Darren Gough: Return to Headingley brings back wonderful Test match memories

I AM back at Headingley this weekend and it does inspire some wonderful memories for me.

Darren Gough celebrates taking the wicket of Mark Boucher, his fifth wicket of the South African second innings at Headingley in August 1998 in Leeds, West Yorkshire. Picture: Tom Jenkins/Getty Images.

In terms of my best one with England at Leeds, I have got to say it was the 23-run victory over South Africa in 1998 which clinched a 2-1 series win.

It represented our first success in a five-Test series since Mike Gatting’s team won the Ashes against Australia 12 years earlier in 1986.

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Coming out on that last morning is something I will always remember. We did not really have a warm-up and came out at 10.55am with South Africa needing 34 to win with two wickets left.

It ended up being only a 30-minute day with 20,000-plus people in the ground. But they left happy and they were all chuffed to bits, Angus Fraser striking first before I trapped Makhaya Ntini leg before.

Yorkshire had let people in free and it was a full house for a day I will never forget.

My parents were there and my little child. That winning feeling when we got those wickets on the last morning was just unbelievable.

There was such relief in the dressing room and the scenes were amazing – being on the balcony and having Champagne poured over my head and hearing my name being sung ... it simply does not get any better.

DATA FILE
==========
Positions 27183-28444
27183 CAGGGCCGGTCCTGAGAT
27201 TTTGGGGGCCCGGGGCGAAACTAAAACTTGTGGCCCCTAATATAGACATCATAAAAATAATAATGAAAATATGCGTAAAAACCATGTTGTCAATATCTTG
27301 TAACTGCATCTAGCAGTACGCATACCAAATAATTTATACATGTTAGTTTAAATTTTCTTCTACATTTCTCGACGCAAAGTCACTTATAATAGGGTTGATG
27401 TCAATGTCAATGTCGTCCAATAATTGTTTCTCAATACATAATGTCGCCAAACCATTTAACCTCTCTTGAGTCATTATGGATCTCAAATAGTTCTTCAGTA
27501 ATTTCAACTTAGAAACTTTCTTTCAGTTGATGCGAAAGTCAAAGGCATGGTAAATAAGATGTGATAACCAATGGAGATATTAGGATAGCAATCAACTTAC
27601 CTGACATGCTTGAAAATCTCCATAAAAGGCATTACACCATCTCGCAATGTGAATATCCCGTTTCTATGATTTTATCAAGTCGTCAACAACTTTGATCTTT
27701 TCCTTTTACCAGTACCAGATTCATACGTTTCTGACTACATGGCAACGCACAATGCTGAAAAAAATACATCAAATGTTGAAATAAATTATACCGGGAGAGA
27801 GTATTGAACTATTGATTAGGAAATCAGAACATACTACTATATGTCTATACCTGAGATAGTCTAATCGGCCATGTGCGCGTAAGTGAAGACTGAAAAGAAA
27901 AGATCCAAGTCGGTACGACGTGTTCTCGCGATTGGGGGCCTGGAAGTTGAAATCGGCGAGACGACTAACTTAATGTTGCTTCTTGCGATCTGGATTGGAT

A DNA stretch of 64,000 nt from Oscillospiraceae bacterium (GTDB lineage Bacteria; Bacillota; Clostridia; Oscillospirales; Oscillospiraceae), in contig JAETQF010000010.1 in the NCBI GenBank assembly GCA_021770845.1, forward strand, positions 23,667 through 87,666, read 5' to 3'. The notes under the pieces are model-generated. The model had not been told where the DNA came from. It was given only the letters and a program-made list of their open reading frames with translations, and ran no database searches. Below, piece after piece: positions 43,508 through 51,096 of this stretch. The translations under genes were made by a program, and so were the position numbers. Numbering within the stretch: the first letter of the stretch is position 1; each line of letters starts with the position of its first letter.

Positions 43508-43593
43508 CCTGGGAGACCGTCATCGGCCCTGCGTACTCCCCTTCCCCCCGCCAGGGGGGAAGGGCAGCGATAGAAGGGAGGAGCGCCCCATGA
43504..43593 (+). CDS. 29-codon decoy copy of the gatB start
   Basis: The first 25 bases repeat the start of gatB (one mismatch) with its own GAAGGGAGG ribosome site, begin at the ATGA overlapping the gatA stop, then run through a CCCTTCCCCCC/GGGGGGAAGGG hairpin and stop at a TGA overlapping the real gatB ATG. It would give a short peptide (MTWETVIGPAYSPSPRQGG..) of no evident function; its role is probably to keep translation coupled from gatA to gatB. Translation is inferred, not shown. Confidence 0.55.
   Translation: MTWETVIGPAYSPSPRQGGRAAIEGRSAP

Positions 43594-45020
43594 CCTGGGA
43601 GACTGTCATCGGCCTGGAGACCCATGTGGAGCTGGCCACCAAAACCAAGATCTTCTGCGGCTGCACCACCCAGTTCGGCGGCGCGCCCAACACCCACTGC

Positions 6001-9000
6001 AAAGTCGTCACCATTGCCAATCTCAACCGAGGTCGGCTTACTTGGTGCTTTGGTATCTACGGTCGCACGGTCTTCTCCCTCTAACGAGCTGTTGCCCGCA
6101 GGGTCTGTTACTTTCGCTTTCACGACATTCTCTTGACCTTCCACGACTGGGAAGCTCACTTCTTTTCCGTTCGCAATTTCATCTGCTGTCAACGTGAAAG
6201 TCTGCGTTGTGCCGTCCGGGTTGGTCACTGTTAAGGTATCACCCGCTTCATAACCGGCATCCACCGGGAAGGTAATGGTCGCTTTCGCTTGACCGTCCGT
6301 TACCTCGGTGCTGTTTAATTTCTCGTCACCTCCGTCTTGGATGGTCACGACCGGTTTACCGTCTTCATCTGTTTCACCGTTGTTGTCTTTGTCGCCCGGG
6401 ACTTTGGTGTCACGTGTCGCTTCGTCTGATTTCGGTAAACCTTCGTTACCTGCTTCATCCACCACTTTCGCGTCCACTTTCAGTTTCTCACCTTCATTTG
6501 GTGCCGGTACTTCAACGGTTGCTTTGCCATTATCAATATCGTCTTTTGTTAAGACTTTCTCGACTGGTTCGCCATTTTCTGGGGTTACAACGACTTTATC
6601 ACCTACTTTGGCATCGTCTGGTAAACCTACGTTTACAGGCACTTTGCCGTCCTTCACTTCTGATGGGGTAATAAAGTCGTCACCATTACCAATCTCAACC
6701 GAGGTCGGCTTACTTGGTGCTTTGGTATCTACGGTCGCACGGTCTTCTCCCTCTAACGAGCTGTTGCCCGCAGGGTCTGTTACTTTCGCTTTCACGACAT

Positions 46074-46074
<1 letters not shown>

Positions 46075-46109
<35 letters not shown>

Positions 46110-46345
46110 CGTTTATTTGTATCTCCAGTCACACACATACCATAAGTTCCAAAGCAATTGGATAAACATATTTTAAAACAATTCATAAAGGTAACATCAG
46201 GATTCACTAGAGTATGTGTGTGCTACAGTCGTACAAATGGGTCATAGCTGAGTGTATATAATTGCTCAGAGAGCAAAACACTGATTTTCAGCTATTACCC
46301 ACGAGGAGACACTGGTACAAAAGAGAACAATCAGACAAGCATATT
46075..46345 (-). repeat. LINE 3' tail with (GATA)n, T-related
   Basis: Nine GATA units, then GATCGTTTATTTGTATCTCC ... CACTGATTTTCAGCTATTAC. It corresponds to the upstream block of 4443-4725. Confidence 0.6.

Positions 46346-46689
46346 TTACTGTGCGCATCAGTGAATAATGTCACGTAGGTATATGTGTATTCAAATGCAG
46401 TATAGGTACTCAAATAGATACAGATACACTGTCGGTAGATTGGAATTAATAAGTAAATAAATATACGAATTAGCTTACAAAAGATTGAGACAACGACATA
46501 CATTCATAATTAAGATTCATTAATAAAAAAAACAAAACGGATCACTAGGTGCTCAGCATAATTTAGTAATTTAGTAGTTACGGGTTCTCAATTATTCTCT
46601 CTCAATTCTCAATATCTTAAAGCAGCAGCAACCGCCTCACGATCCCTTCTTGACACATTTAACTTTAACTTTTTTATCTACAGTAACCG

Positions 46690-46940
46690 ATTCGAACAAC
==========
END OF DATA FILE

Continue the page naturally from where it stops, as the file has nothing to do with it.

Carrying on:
Champagne moment: Darren Gough celebrates as team-mate Nasser Hussain pours a glass of bubbly over his head. Picture: David Munden/Popperfoto/Getty Images

You play the game for moments like that. I will never forget it – having taken my 100th Test wicket the previous evening by dismissing Jonty Rhodes.

Headingley will always be a special place for me; it is everything. I played most of my career there, apart from a spell at Essex. Headingley means so much as I had five-fers there for Yorkshire and England.

The three venues where I wanted to get five-for were Sydney, Lord’s and Headingley and I managed to do that.

Lord’s and Headingley are two great grounds, albeit with totally different crowds but both are very special.

SWEET MEMORIES: Darren Gough celebrates as Makhaya Ntini is given out and England win the fifth Test by 23 runs against South Africa at Headingley. Picture: David Munden/Popperfoto/Getty Images

Suffice to say, the biggest memory for me was certainly not when I bagged a pair for England against Australia!

There are always plenty of wickets falling at Headingley, although the pitches have got slightly better over the years.

People had been a bit nervous about Headingley’s future as an international venue last year before it was rescued after Yorkshire agreed a funding package with Leeds City Council for the building of the new stand.

But they have done everything that they had to do at Yorkshire to try and make Headingley an up-to-date quality Test venue and they still keep going with the improvements.